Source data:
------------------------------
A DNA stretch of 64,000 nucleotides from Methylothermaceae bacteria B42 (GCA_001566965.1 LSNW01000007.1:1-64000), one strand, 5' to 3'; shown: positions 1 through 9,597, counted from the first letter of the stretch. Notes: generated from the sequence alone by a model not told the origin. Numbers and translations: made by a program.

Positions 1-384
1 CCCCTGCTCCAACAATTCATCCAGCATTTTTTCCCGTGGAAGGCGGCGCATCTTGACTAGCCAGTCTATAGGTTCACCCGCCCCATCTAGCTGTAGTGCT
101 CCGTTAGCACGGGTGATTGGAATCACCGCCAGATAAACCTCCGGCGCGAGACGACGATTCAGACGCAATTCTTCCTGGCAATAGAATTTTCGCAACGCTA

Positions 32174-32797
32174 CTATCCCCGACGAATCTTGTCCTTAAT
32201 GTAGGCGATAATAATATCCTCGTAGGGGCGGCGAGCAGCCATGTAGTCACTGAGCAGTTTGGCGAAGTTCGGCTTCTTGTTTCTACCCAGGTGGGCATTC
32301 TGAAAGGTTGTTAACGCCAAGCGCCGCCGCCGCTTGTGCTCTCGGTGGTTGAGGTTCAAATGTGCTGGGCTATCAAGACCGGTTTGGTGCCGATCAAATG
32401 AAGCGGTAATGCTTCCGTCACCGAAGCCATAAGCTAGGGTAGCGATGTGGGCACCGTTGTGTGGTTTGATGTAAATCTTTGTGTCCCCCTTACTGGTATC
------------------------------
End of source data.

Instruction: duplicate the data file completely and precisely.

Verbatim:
A DNA stretch of 64,000 nucleotides from Methylothermaceae bacteria B42 (GCA_001566965.1 LSNW01000007.1:1-64000), one strand, 5' to 3'; shown: positions 1 through 9,597, counted from the first letter of the stretch. Notes: generated from the sequence alone by a model not told the origin. Numbers and translations: made by a program.

Positions 1-384
1 CCCCTGCTCCAACAATTCATCCAGCATTTTTTCCCGTGGAAGGCGGCGCATCTTGACTAGCCAGTCTATAGGTTCACCCGCCCCATCTAGCTGTAGTGCT
101 CCGTTAGCACGGGTGATTGGAATCACCGCCAGATAAACCTCCGGCGCGAGACGACGATTCAGACGCAATTCTTCCTGGCAATAGAATTTTCGCAACGCTA

Positions 32174-32797
32174 CTATCCCCGACGAATCTTGTCCTTAAT
32201 GTAGGCGATAATAATATCCTCGTAGGGGCGGCGAGCAGCCATGTAGTCACTGAGCAGTTTGGCGAAGTTCGGCTTCTTGTTTCTACCCAGGTGGGCATTC
32301 TGAAAGGTTGTTAACGCCAAGCGCCGCCGCCGCTTGTGCTCTCGGTGGTTGAGGTTCAAATGTGCTGGGCTATCAAGACCGGTTTGGTGCCGATCAAATG
32401 AAGCGGTAATGCTTCCGTCACCGAAGCCATAAGCTAGGGTAGCGATGTGGGCACCGTTGTGTGGTTTGATGTAAATCTTTGTGTCCCCCTTACTGGTATC